New director taking band in positive directionBy Lacy Hilliard
The Johnson County High School Symphonic Band performed their spring concert on Friday, April 26. Under the instruction of their new band director, Mr. Jacob Pitts and adorned in their shining new uniforms, the ‘Pride of Johnson County’ took on such classics as Ed Huckeby’s ‘Pastorale’ and also stayed with the times by performing the theme from Les Miserables.
A fifteen-year trumpet veteran and a graduate of East Tennessee State University, Jacob Pitts took the directors podium at the beginning of the 2012/2013 school year and his enthusiasm and love for his new position was as apparent as the superior level of musicianship displayed by the JCHS Band at the spring concert. In the short time Mr. Pitts has been band director, he has seemingly formulated a strong bond with each individual student and the relationship certainly translates through the music. Proving his dedication to his students, Mr. Pitts recognized each senior member of the band individually at the spring concert and though he said something positive about each graduating senior, constant themes throughout his praise were respectfulness, commitment and maturity; traits that Mr. Pitts says each member of his band shares. Discipline aside, Mr. Pitts also entertains his students with a healthy dose of humor. Exclaiming, “I’ve got a fever, and the only prescription is more cowbell” immediately following the performance of the percussion ensemble was just a small glimpse into the personality Mr. Pitts brings to the JCHS Band. The students are engaged and Mr. Pitts has big plans for these talented students. “This band has been through several directors within the past several years. I hope to stay here long enough to not only grow the program but to also provide a solid foundation” said Mr. Pitts of his aspirations.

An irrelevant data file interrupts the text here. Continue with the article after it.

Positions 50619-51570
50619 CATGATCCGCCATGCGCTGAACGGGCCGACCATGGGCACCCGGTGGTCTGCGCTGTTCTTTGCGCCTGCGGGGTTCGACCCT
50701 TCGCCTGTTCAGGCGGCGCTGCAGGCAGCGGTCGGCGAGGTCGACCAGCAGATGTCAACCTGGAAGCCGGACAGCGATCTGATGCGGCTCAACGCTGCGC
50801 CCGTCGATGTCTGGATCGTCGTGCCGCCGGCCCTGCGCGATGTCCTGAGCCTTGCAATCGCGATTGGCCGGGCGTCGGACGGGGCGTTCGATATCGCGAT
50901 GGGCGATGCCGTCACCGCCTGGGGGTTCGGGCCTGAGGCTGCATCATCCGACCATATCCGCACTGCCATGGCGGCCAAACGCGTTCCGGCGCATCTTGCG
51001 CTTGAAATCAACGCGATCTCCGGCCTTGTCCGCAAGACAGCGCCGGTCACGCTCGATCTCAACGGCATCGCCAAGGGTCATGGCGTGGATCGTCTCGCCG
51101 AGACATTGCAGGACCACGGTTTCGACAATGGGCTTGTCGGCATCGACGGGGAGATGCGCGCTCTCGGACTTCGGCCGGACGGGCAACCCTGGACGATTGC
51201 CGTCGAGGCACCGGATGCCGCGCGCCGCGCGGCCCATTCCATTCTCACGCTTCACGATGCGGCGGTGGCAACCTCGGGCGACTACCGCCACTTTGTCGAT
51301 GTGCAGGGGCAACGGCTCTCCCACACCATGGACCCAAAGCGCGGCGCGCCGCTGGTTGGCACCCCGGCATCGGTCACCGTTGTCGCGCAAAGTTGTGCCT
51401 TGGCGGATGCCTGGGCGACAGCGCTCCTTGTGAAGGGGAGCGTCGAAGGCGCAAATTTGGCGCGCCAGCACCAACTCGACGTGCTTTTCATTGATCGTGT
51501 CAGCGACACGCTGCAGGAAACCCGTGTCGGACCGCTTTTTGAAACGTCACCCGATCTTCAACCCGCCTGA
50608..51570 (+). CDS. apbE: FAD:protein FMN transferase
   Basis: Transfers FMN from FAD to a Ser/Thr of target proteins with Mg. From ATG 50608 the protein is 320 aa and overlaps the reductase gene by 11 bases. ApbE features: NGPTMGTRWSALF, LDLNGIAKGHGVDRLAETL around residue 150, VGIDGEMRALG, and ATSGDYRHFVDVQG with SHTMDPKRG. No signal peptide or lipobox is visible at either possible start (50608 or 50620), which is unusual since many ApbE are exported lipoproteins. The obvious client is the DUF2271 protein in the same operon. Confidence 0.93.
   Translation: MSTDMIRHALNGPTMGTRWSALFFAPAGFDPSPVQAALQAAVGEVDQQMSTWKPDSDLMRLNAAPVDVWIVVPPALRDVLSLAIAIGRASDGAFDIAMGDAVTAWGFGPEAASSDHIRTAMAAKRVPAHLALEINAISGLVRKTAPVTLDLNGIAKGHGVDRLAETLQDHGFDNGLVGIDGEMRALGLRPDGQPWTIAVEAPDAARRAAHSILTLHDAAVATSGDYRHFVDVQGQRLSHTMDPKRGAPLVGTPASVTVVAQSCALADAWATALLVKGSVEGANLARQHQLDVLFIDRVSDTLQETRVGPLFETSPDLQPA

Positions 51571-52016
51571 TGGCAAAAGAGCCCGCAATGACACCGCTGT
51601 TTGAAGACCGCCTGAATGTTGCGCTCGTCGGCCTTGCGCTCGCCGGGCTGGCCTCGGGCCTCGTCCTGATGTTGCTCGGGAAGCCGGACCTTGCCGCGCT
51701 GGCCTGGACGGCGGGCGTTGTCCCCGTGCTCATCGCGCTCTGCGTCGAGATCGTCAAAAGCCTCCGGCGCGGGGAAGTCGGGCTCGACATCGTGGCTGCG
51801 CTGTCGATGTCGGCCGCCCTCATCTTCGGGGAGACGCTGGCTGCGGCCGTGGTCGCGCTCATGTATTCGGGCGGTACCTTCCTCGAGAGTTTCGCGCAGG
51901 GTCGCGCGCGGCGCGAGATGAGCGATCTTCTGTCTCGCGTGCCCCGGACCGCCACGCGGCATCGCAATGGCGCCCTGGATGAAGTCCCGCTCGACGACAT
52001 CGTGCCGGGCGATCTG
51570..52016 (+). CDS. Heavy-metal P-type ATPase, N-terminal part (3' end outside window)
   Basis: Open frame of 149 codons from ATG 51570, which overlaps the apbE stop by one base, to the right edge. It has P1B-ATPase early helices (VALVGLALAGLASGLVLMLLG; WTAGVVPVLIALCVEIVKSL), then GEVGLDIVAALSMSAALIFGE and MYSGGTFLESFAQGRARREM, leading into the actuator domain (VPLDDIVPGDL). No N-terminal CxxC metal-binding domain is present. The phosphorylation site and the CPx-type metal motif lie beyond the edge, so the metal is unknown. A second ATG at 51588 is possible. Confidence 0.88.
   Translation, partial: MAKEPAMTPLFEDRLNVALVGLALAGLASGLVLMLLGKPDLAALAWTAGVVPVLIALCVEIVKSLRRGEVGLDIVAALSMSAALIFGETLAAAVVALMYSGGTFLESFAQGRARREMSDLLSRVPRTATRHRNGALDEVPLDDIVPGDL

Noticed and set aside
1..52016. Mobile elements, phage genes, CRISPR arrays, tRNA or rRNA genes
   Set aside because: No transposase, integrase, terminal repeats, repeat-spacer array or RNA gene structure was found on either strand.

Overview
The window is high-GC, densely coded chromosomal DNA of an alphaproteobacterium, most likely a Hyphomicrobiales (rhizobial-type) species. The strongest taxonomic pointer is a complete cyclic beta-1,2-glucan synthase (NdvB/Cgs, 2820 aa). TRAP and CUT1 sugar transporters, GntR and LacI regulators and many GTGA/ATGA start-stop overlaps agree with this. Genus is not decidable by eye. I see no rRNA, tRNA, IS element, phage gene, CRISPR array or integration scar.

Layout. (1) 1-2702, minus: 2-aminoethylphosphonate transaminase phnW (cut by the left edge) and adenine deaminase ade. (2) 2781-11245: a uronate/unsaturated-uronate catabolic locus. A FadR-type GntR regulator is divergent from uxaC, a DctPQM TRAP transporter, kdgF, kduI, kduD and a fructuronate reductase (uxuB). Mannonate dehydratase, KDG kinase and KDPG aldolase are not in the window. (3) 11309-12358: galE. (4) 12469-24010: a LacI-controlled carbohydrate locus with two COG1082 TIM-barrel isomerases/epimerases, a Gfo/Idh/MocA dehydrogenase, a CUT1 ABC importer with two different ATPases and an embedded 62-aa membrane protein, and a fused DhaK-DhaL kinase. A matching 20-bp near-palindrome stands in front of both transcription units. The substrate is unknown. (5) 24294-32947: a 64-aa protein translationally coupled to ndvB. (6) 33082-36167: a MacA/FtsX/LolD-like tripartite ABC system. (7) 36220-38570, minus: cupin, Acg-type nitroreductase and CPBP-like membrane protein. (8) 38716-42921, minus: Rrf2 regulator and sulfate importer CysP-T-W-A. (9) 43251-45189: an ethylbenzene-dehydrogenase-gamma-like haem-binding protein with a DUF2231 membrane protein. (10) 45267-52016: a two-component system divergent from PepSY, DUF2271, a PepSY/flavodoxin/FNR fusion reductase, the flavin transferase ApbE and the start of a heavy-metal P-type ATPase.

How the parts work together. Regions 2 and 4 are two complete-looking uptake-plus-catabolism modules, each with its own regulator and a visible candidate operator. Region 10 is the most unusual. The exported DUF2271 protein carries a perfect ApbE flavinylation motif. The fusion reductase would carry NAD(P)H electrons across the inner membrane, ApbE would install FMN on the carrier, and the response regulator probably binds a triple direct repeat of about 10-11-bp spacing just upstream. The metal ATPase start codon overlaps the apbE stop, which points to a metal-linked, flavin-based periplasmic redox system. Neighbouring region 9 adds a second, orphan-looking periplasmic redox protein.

It’s clear that JCHS Band program works to challenge its students and the musical selection for the spring concert certainly didn’t lack in diversity. First to perform at the concert was the JCHS Percussion ensemble (made up of both percussion and wind students) under the direction of Instructor Adam Berry. The ensemble opened with Katie’s Bossa; a bossanova style cadence that immediately set the groove. Their closing performance of Jeremy Kane’s ‘Escape from Pirate Cove’ displayed musicianship superior to their years and provided an excellent transition for the 7th Grade Band.
As though leading the high school students through marching band, concert band and symphonic band weren’t enough; Mr. Pitts also directs the seventh and eighth grand bands. Part of Mr. Pitts love for his job is “Seeing the first time a student really sees and hears his or her instrument. There’s nothing better than that.” Witnessing students that have only been playing their instruments for a few months to a year take on Edmondson’s ‘Winchester March’ or Williams’ ‘Centurion’ was an amazing testament to their devotion. The members of the Johnson County 7th grade band are as follows; on flute: Makayla Bilodean, Amberli Clinebell and Makayla Fritts. On clarinet were Laura Austin, Beth Coffey, Mackenzie Cooke, Chloe Jones and Josie Ward. The saxophone section was made up of Maesen Green and Saira Hernandez. On trumpet was Andrew Robinson, baritone, Kiya Moore and percussion, Macen Busic and Gavin Cook. The 8th Grade Band was made up of Robbi Howell, Isabel Najera, Courtney Stout and Corina Ward on flute. The clarinet section included Abidelle Beaty, Cora Hayworth, Stacey Ward and Courtney Wilson. Justin Hamilton played oboe and Christian Dugger, Kitaira Magin and Jeffery Rife were on saxophone. Trumpet players were Brittany Church and Stephen Rosa; Brandon Wilkerson was on French horn. Trombone players included Jamie Campbell and Caleb Reece and the percussion section included Ronnie McDaniel, Chase McGlamery, Abby Miller and Tory Williams.
The Johnson County High School Symphonic Band gave an emotionally driven performance and displayed what can be accomplished when honoring the military based fundamentals of band through discipline, restraint and technical musicianship. The moving lines of each section created a wave of pleasing tones and an overall melodic drama was achieved through excellence in dynamics and intonation.
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